8. The affidavit in opposition dated 13th November, 1979 in the instant case was filed through Sailendra Nath Deb, Provident Funds Inspector. He has stated that M/s. Mission Hill Tea Estate, is an establishment owned by M/s. P.N. Ghatak & Co. the sole proprietor of which is Sri A.N. Ghatak and this undertaking was brought under the purview of the Act with effect from 31st July, 1966, and was required to comply with the provisions as mentioned above since then. He has further stated that Mission Hill Tea Estate is a Tea Factory registered under the provisions of the Factories Act, 1948. It is his case that the petitioner by reason of not depositing the Provident Funds contribution on account of wages earned by the employees, against the 'extra leaf price' work and the rate of payment, which has been fixed on the basis of how much of plucking was done during normal course of working by the individual employees and not upon the time he had taken for it, the employer was liable under the various penal provisions of the Employees' Provident Funds and Miscellaneous Provisions Act, 1954, and for their default. ft is the case that before initiating or proceeding with the provisions under the Act, the defaulting employers are usually given reasonable opportunities to represent their cases in accordance with Section 7A of this Act, for the determination of the dues and as such the summons was issued to the petitioner on 12th August, 1975, requesting him to appear or to have his case effectively represented as mentioned above. He has denied the contentions of the petitioner that payment made on account of 'extra price' should not be brought under the preview of the contributions under the statutes as mentioned above. The deponent has denied that 'extra leaf price' is neither basic wages nor pay as claimed. He has further stated that the contentions as sought to be raised now, are not correct and are without any basis as earnings on 'extra leaf price' work by the workers is deemed to be plucking during the normal working hours and payments towards leaf is, as such, liable to provident fund deductions. The deponent has further stated that in view of the facts of this case and the provisions and circumstances as mentioned above, the proceeding as sought to be initiated under Section 7A was due and proper and so also the subsequent proceeding as taken. He has claimed that the petitioner without any reason or basis has withheld and is withholding due payment on account of provident fund contributions. He has categorically denied the submissions of the petitioner that 'extra leaf price' would come within the definition of overtime or could be considered as such.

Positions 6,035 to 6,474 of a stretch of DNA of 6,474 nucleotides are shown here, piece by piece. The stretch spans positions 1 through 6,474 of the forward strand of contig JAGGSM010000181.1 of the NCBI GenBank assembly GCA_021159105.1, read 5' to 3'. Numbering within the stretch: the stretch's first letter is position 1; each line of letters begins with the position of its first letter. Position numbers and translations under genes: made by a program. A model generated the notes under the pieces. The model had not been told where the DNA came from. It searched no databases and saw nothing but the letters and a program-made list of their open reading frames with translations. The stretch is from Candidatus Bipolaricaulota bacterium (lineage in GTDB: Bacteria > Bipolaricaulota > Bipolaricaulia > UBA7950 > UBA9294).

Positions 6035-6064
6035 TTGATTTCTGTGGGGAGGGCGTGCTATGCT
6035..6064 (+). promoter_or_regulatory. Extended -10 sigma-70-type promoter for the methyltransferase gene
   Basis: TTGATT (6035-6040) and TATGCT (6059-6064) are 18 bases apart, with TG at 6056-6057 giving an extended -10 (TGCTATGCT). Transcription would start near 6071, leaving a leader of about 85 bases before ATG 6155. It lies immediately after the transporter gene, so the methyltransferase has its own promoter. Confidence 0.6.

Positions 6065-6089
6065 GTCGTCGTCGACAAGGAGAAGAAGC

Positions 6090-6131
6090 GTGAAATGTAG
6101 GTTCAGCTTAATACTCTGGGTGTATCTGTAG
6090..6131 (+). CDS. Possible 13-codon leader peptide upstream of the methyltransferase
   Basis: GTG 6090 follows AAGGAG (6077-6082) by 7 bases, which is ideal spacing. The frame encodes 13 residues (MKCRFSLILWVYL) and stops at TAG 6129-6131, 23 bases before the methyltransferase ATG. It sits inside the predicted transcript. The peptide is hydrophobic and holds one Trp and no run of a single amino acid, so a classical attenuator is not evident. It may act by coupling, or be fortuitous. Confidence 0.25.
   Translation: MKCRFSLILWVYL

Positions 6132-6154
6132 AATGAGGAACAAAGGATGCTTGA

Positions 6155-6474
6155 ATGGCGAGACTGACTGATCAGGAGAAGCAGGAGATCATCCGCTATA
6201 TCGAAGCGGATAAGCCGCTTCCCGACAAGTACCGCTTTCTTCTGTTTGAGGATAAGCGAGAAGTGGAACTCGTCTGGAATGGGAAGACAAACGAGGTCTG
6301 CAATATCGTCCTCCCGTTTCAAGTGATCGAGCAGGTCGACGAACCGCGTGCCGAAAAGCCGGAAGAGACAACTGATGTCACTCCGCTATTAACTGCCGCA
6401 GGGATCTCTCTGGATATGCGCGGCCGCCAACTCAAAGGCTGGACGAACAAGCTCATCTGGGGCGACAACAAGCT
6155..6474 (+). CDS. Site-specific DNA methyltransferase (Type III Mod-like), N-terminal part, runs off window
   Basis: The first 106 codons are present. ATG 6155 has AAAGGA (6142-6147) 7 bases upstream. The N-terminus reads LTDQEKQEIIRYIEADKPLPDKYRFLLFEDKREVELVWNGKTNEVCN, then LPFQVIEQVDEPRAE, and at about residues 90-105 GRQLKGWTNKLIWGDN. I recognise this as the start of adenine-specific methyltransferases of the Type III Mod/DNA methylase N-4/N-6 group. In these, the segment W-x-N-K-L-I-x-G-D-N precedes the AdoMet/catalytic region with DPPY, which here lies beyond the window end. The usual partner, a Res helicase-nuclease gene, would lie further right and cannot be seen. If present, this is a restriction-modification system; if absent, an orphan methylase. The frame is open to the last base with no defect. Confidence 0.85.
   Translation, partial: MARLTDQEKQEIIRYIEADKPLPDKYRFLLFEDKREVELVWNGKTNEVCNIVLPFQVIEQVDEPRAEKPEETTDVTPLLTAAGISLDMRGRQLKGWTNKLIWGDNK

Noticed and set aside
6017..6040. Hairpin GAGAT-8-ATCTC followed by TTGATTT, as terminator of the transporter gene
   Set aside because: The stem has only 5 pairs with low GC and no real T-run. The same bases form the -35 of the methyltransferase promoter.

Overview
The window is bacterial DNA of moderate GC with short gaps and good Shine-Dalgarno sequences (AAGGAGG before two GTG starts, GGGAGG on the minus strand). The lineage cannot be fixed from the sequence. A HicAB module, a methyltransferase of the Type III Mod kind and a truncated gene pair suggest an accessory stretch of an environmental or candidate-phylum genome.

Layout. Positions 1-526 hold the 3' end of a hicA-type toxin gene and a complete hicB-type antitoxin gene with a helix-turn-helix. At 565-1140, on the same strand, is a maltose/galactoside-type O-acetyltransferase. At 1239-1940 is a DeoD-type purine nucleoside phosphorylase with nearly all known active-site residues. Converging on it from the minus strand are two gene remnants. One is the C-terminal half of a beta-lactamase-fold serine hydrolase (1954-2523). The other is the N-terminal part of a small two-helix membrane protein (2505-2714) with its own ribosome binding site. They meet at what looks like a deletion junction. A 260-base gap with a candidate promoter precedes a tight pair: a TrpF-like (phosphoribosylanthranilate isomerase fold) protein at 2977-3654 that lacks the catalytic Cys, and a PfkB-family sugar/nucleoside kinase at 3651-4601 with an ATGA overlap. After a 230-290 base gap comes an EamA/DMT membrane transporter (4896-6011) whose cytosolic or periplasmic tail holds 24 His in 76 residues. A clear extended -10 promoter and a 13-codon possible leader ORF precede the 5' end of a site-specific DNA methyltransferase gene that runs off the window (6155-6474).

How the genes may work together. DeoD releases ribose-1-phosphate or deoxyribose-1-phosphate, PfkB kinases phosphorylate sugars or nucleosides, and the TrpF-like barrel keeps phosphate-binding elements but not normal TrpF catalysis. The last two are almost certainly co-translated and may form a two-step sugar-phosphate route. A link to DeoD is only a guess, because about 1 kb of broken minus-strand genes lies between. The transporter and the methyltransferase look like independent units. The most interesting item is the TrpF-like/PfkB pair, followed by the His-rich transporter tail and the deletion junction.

9. Mr. Raj, appearing in support of the Rule, with reference to the provisions as mentioned above and the contentions as raised in the petition claimed that payments which were made to the workmen concerned for plucking more than the Ticca would not come within the definition of basic wages as defined in Section 2(b) of the said Act. 'Basic wages' in terms of Section 2(b) of the Act would mean all emoluments which are earned by an employee while on duty or on leave with wages in accordance with the terms of the contract of employment and which are paid or payable in cash to him, but docs not include--

(i) * * *(ii) any dearness allowance (that is to say all cash payments by whatever name called paid to an employee on account of rise in the cost of living, house rent allowance, overtime allowance, bonus, commission or any other similar allowance) payable to the employee in respect of his employment or of work done in such employment; (iii) * * *